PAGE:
Most subscribers got their Christmas Day newspaper – or most of it, at least – a day late, as The Spokesman-Review scrambled to recover from a double whammy on Christmas Eve: a power outage on top of record snowfall.
The main news sections of the newspaper were not included in the papers that made it to most doorsteps on Christmas morning. The majority of subscribers received just the pre-printed Today section and advertising inserts; some received their neighborhood Voice sections as well.
But only about 10,000 of 110,000 papers delivered Thursday morning included the main news sections of the paper – the front, Northwest and sports sections, said Shaun O’L. Higgins, spokesman for Cowles Publishing Co.
Those sections were delivered to almost all customers in Friday’s paper.
“It’s the first time I know of where we distributed papers in parts over two days,” Higgins said.
A fire in an underground vault on West Sprague Avenue apparently caused the outage, which also affected other businesses along the street, including the Fox Theater, the Davenport Hotel, the Cathedral Plaza apartments and the Knitting Factory. The outage started around 6 p.m. Wednesday, and power was restored after 1:30 a.m.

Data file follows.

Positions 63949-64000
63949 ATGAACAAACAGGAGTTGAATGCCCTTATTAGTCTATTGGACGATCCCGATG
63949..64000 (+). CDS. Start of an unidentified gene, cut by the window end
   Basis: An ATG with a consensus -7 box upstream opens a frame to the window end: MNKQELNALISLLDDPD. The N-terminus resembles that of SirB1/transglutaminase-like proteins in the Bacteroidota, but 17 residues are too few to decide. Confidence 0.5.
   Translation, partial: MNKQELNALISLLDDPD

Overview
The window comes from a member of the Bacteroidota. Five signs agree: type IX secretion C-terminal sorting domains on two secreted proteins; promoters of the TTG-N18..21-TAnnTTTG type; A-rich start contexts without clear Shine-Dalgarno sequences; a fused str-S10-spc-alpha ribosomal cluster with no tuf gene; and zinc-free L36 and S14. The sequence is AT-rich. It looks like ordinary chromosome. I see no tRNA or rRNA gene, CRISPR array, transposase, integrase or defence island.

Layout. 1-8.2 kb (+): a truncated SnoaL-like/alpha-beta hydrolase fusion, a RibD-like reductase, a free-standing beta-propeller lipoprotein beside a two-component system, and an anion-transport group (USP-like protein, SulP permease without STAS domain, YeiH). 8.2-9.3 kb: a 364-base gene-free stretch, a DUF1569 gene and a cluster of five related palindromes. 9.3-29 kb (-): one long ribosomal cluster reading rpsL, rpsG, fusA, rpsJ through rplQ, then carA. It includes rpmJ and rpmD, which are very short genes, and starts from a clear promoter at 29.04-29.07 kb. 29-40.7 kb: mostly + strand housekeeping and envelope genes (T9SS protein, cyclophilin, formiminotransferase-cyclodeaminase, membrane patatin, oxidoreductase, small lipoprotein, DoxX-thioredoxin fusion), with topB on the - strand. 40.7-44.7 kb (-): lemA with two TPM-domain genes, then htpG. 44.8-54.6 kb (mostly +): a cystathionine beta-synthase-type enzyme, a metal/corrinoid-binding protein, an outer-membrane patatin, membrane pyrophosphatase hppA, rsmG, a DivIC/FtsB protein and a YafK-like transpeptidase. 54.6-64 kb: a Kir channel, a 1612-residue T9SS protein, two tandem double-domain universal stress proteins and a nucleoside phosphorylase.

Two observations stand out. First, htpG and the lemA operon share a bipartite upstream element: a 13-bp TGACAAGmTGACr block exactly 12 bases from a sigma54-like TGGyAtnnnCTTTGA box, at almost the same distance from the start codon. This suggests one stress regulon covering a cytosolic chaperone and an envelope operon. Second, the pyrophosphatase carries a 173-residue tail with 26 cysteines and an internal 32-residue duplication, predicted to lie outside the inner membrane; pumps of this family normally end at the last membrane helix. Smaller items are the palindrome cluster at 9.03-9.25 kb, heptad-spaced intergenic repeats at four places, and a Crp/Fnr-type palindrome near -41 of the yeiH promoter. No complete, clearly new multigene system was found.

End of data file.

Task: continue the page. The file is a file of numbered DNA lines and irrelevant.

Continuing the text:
Work in the newsroom and part of the production work went forward on backup power, but that wasn’t sufficient to power the presses and other production systems, Higgins said.
By the time power was restored, many of the newspaper’s delivery vehicles had already left with the partial papers. Higgins said the Spokesman’s management team, unsure of whether power would be restored at all, decided to send out trucks as soon as they could, given the road conditions that made delivery difficult.
He said the newspaper considered investing in a backup generator for the presses several years ago, when another outage threatened production, but decided that the multimillion-dollar investment would be too great for the limited use. The newspaper has an agreement with the publisher of the Lewiston Morning Tribune to provide emergency backup printing – but road conditions Christmas Eve made the drive to the North Idaho town impractical.
It’s not clear how many people called the newspaper to complain or report missing newspapers, because the outage wreaked havoc with the newspaper’s phone system. Customer service representatives were taking calls until noon on Christmas Day and were back at it Friday. Higgins said that they’d returned about half of the 1,000 phone messages left by customers.
“People are frustrated, though some of the callers are very understanding,” he said.